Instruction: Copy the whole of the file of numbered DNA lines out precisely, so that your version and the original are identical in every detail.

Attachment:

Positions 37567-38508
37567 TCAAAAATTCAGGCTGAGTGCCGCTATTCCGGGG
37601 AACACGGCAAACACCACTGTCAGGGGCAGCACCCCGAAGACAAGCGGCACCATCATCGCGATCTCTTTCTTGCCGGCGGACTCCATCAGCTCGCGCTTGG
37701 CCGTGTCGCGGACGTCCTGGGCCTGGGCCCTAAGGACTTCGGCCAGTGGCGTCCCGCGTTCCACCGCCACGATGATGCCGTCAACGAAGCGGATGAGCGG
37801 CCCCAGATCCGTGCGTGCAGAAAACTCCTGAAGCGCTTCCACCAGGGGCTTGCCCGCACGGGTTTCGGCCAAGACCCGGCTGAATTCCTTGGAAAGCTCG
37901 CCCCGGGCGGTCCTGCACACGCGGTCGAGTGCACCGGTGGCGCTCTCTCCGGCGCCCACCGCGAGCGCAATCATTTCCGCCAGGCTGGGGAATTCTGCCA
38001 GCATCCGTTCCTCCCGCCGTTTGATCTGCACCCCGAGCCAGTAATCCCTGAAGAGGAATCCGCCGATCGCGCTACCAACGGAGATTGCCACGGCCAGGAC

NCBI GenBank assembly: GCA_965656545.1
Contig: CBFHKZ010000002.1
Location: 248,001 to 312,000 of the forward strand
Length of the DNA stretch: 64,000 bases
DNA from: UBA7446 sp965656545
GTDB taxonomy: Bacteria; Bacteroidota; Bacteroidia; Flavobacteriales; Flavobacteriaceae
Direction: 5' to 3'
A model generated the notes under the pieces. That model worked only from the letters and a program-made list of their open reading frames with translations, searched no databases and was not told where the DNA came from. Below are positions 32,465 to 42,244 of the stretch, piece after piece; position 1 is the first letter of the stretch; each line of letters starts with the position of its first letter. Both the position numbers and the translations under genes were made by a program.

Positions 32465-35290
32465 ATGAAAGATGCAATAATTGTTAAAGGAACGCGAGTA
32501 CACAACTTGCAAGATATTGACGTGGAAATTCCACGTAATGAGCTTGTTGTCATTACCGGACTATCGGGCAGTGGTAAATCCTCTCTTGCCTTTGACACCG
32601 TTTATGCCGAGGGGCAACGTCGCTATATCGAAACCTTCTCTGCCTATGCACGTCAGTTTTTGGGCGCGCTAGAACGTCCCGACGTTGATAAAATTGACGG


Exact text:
Positions 37567-38508
37567 TCAAAAATTCAGGCTGAGTGCCGCTATTCCGGGG
37601 AACACGGCAAACACCACTGTCAGGGGCAGCACCCCGAAGACAAGCGGCACCATCATCGCGATCTCTTTCTTGCCGGCGGACTCCATCAGCTCGCGCTTGG
37701 CCGTGTCGCGGACGTCCTGGGCCTGGGCCCTAAGGACTTCGGCCAGTGGCGTCCCGCGTTCCACCGCCACGATGATGCCGTCAACGAAGCGGATGAGCGG
37801 CCCCAGATCCGTGCGTGCAGAAAACTCCTGAAGCGCTTCCACCAGGGGCTTGCCCGCACGGGTTTCGGCCAAGACCCGGCTGAATTCCTTGGAAAGCTCG
37901 CCCCGGGCGGTCCTGCACACGCGGTCGAGTGCACCGGTGGCGCTCTCTCCGGCGCCCACCGCGAGCGCAATCATTTCCGCCAGGCTGGGGAATTCTGCCA
38001 GCATCCGTTCCTCCCGCCGTTTGATCTGCACCCCGAGCCAGTAATCCCTGAAGAGGAATCCGCCGATCGCGCTACCAACGGAGATTGCCACGGCCAGGAC

NCBI GenBank assembly: GCA_965656545.1
Contig: CBFHKZ010000002.1
Location: 248,001 to 312,000 of the forward strand
Length of the DNA stretch: 64,000 bases
DNA from: UBA7446 sp965656545
GTDB taxonomy: Bacteria; Bacteroidota; Bacteroidia; Flavobacteriales; Flavobacteriaceae
Direction: 5' to 3'
A model generated the notes under the pieces. That model worked only from the letters and a program-made list of their open reading frames with translations, searched no databases and was not told where the DNA came from. Below are positions 32,465 to 42,244 of the stretch, piece after piece; position 1 is the first letter of the stretch; each line of letters starts with the position of its first letter. Both the position numbers and the translations under genes were made by a program.

Positions 32465-35290
32465 ATGAAAGATGCAATAATTGTTAAAGGAACGCGAGTA
32501 CACAACTTGCAAGATATTGACGTGGAAATTCCACGTAATGAGCTTGTTGTCATTACCGGACTATCGGGCAGTGGTAAATCCTCTCTTGCCTTTGACACCG
32601 TTTATGCCGAGGGGCAACGTCGCTATATCGAAACCTTCTCTGCCTATGCACGTCAGTTTTTGGGCGCGCTAGAACGTCCCGACGTTGATAAAATTGACGG